What an anti-climax. Even with the driver increases it looks like it will be only enough to level the playing field against R350. I can't believe this FX thingy hasthe gall to hog two card slots and not even bother to make raise its game. For the same price you could have two Radeon 9700NPs hogging the slots in SLI mode.
If you've got your money for nothing, who cares if the chicks are free!
Talk about a disappointment. Without FSAA it barely outperforms the already old 9700 Pro, and with FSAA it's actually slower. And even if they squeezed another 10% or so with driver optimizations, it would _still_ be slower in 4x FSAA mode.
I'm most definitely not impressed. Especially with the price for that. I'd probably buy that kind of previous generation performance for 200 bucks, but most certainly not 659.
Let's see if ATI can get the 350 out the door in time.
hell this gives ATI even more time to release whatever it is they want to release and make it 2x times better. Why put out another product when the current one kills Nvidias new card? To me that just hurts yourself. And if they do put anything else out, I dont think it should be anything but just a core/memory speed increase.
Maybe here soon Nvidia will make these 128-bit DDRII card their highend value line, then put 256-bit DDRII on the cards and make them their highend highend cards. What idiots Nvidia were for putting in 128bit DDRII. Certainly they realized it? Hell anyone here could have told them not to do that its common sense. Is there just a shortage of it or did they just like the 128bit better?
I suggest you check out the [H] review first - good stuff from Brent as usual.
Interesting that despite the noise, the toasty operating temperature, mediocre overclocking potential and ridiculous cost it probably still doesn't take the performance crown from from the 400MHz+ "custom" 9700 Pros that can be had for a lot less and come with passive cooling.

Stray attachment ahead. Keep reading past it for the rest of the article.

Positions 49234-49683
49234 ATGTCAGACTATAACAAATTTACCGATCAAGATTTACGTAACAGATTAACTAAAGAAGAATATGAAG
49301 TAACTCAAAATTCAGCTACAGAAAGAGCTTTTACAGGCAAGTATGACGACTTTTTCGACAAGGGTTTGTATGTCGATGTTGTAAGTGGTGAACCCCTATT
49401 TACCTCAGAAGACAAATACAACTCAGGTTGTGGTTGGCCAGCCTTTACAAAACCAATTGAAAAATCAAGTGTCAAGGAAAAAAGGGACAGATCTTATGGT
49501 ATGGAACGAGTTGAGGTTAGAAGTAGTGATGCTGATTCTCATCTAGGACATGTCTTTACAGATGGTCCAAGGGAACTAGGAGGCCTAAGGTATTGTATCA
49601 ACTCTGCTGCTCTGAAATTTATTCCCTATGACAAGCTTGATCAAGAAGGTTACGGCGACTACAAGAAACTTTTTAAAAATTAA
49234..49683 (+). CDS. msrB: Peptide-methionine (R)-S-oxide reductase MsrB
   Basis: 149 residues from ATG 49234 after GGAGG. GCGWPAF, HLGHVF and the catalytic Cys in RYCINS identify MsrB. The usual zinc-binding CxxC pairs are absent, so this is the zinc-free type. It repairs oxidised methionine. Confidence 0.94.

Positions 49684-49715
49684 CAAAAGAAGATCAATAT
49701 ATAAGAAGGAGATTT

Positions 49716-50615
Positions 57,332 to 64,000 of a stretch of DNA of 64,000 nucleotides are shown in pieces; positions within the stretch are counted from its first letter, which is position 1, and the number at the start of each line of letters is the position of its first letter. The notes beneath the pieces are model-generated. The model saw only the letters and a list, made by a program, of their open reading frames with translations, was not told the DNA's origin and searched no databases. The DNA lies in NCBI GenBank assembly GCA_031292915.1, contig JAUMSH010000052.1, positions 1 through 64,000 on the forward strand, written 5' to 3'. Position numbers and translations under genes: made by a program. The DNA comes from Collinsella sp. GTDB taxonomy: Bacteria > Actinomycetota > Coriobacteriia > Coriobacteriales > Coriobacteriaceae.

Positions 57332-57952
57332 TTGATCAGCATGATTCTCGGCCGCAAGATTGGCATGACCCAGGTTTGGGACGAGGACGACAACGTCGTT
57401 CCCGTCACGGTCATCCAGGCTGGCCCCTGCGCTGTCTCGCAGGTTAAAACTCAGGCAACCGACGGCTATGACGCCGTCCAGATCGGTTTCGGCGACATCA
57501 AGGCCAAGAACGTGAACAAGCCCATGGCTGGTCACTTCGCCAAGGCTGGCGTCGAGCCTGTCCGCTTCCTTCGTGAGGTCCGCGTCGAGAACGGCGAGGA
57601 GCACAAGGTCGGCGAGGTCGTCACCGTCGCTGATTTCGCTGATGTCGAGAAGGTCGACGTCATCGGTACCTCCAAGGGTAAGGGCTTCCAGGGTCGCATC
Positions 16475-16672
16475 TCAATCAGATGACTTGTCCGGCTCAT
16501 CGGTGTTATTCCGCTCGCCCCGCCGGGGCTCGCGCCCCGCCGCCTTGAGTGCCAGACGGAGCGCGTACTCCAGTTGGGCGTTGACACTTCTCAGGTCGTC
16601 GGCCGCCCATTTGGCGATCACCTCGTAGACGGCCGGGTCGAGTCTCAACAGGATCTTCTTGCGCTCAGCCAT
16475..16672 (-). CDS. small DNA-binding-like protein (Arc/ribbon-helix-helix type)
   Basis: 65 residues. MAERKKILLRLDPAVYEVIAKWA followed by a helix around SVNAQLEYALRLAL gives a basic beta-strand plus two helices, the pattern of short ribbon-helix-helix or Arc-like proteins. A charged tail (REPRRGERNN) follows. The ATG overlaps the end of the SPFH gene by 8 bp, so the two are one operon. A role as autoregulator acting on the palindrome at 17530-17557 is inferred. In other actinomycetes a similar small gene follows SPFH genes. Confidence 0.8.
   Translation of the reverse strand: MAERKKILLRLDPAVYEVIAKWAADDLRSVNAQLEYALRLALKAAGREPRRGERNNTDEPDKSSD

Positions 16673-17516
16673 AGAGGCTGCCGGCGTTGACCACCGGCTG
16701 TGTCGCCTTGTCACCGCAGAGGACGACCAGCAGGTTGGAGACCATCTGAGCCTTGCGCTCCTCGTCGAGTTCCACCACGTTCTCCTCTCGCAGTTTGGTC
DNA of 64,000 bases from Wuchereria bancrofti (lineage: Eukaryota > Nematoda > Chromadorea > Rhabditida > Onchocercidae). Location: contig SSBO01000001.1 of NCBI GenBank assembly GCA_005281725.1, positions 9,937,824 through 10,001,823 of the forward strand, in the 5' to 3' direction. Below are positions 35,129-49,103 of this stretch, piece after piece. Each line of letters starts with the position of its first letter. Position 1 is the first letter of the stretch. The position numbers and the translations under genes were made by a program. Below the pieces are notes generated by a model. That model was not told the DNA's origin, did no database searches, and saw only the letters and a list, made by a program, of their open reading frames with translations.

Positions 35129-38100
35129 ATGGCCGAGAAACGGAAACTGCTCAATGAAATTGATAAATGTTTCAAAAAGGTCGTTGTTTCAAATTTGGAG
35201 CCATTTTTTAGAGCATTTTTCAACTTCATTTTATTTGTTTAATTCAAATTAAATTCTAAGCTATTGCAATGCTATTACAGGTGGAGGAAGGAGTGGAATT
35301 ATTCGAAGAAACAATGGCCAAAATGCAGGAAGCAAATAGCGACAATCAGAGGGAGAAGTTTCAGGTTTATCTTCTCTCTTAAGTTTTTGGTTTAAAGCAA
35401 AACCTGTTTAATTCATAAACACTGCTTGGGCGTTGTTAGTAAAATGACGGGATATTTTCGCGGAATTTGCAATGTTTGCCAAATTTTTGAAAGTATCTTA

This is pretty funny (from B3D):
Originally posted by Dave H: We knew Tom Pabst was good for something: FXFlow sound clips :!:
Originally posted by Ruffian What idiots Nvidia were for putting in 128bit DDRII. Certainly they realized it? Hell anyone here could have told them not to do that its common sense. Is there just a shortage of it or did they just like the 128bit better?
You can keep trace density on the PCB the same and double the bandwidth by switching from DDR-I to DDR-II on a 128-bit bus, hence making PCB design logistics slightly more manageable.
The problem is that despite that, the NV30 uses a twelve layer, 128-bit PCB and it retails at a price much higher than most people are willing to pay. The 9700 Pro uses an 8 layer board, has a 256-bit memory bus and costs a lot less. Not to mention the fact that it's been available for months now.
One thing worth noting is that 1 GHz memory may sound impressive -- which I suppose it's why Nvidia's marketroids throw that number around -- but 1 GHz with 128 bit bus is the same bandwidth as 500 MHz with 256 bit. Remembering that DDR means double data rate, a 256 bit card only needs 250 MHz memory to match the GF FX memory bandwidth. Needless to say, even the non-pro 9700 has more memory bandwidth than that. The Pro actually has almost 25% more memory bandwidth.
Another thing I sort of find interesting is that the 500 MHz GPU barely outperforms a 325 MHZ GPU. Heck, even the increase from a 4600 doesn't seem to match the GPU speed increase. A 500 MHz GPU should have performed _much_ faster, but somehow it doesn't. At a very wild guess, either Nvidia took lessons from Intel, and made a GPU that's actually slower per clock than a GF4, or we're noticing precisely that it's held back by the memory bandwidth.
I.e., I wouldn't expect a whole lot of black magick to happen with driver optimizations. Unless some miracle happens -- e.g., that it really has a Kyro-style tiled renderer inside that someone forgot to enable yet -- it's very likely that most (or even all) the memory access optimization tricks are already in effect. If not, it would be trailing behind the 9700 Pro.
And that's not even taking into account that Nvidia's FSAA, as I expected, still looks like crap. Judging by those pics I'm guessing it would take at least 16x AA to get comparable AA out of a GFFX as I'm getting on the 9700 Pro. At which point, I doubt that any kind of driver optimization would still keep the frame rate anywhere near playable.
To keep it fair though, at another wild guess, where it could still be competitive is 16 bit rendering. Especially since a 9700 Pro can't even do any AA in 16 bit modes. But either way, _if_ that 500 MHz GPU really is held back by memory bandwidth, then it should perform one helluva lot faster in 16 bit colour. (Though why would someone buy a 659$ graphics card to play in 16 bit, is another good question.)